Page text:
Publication Details

Category Text Publication
Reference Category Journals
DOI 10.1016/j.mambio.2008.11.004
Title (Primary) Genetic structure and dispersal in a small South African rodent. Is dispersal female-biased?
Author Meyer, J.; Kohnen, A.; Durka, W. ORCID logo ; Wöstemeyer, J.; Blaum, N.; Rossmanith, E.; Brandl, R.
Source Titel Mammalian Biology
Year 2009
Department BZF
Volume 74
Issue 6
Page From 478
Page To 487
Language englisch
Keywords Gerbillurus paeba; Autocorrelation; Partial Mantel test; Null alleles
Abstract Dispersal greatly determines genetic structure of populations, although it is influenced by landscape heterogeneity, quality of the matrix, resource distribution and local population densities and dynamics. To get insights into some of those processes we analysed the genetic structure of the hairy-footed gerbil Gerbillurus paeba (Rodentia, Murinae, Gerbillinae) in the southern Kalahari (South Africa). Samples were taken from 20 populations covering an area of about 2200 km2. Genetic data were related to landscape characters and population dynamics. We used newly developed microsatellites and found at all loci some indication for the presence of null alleles. However, null alleles seem to have little influence on the general results of our analyses. Altogether we found even nearby populations of G. paeba to be significantly differentiated, although assignment tests revealed 24% of individuals as immigrants. Genetic structure was independent of landscape heterogeneities at all spatial scales. Autocorrelation analyses (range 50-90 km) revealed significant genetic structure within populations on distances <3 km. We found some indication for female-biased dispersal. Our study suggests that dispersing individuals have little influence on the long-term genetic structure and that drift is the major cause of genetic diversity. The observed genetic pattern likely derives from strong population fluctuations of G. paeba. The landscape structure has little influence on the genetic differentiation between populations.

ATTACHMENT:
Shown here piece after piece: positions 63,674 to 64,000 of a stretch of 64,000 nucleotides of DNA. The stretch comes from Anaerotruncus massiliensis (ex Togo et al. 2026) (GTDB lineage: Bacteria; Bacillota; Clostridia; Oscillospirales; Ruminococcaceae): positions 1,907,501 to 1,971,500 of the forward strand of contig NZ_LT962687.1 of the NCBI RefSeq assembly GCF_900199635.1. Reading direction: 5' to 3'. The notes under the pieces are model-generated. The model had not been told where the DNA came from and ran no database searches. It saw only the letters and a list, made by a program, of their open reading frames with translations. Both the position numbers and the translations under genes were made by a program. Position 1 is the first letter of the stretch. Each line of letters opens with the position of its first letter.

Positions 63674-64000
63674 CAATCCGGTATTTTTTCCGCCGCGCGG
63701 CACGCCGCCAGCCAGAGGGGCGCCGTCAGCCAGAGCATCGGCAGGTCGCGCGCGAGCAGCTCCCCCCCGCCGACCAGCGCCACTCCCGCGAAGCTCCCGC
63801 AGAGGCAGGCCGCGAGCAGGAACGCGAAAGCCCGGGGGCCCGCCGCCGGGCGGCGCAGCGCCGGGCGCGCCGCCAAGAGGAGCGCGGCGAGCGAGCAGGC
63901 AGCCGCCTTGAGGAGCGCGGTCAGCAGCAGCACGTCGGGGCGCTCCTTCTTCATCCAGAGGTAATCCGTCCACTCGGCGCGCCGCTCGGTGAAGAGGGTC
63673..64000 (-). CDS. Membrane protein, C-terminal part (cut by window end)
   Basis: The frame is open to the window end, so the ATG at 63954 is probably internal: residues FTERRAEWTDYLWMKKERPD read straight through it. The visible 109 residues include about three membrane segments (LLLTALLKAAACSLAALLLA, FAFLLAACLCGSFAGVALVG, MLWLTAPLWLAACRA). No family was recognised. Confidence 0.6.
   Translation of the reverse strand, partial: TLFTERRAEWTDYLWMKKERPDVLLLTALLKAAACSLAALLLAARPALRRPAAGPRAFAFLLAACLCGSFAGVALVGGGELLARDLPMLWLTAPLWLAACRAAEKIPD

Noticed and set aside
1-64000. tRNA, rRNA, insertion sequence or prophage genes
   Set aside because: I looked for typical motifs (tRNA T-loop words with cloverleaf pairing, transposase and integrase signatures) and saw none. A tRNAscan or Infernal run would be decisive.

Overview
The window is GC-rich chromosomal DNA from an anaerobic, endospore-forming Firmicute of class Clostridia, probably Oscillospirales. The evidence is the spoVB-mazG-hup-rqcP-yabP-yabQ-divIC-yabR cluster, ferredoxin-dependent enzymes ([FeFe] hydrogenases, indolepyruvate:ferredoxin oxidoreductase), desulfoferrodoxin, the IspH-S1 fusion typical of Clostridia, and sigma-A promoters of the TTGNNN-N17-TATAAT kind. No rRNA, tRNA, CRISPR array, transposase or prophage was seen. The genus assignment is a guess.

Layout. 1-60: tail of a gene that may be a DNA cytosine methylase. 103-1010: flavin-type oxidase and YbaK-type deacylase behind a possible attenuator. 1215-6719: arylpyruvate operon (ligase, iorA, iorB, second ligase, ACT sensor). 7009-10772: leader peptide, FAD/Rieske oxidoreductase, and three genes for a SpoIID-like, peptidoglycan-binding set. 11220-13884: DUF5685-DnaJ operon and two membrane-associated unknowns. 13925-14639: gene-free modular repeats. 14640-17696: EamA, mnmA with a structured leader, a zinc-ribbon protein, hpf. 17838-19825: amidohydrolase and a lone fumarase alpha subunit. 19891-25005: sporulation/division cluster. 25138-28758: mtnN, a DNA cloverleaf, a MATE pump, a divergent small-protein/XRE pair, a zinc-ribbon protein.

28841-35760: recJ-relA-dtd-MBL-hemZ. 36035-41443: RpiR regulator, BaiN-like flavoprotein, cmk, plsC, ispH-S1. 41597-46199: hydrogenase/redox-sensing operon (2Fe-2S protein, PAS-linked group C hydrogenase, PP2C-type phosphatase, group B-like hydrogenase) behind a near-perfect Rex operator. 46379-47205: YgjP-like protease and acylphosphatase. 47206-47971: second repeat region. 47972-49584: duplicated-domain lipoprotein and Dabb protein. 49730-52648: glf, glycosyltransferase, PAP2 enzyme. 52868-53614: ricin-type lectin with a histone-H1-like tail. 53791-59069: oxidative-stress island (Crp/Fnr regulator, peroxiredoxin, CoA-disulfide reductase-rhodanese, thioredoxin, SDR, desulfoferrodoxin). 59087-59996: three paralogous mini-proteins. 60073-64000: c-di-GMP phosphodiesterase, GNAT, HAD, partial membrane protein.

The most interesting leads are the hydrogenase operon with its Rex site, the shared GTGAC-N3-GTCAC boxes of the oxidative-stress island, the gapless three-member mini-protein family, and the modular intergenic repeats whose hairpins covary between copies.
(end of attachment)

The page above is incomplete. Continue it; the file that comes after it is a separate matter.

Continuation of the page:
Persistent UFZ Identifier
Meyer, J., Kohnen, A., Durka, W., Wöstemeyer, J., Blaum, N., Rossmanith, E., Brandl, R. (2009):
Genetic structure and dispersal in a small South African rodent. Is dispersal female-biased?
Mamm. Biol. 74 (6), 478 - 487 10.1016/j.mambio.2008.11.004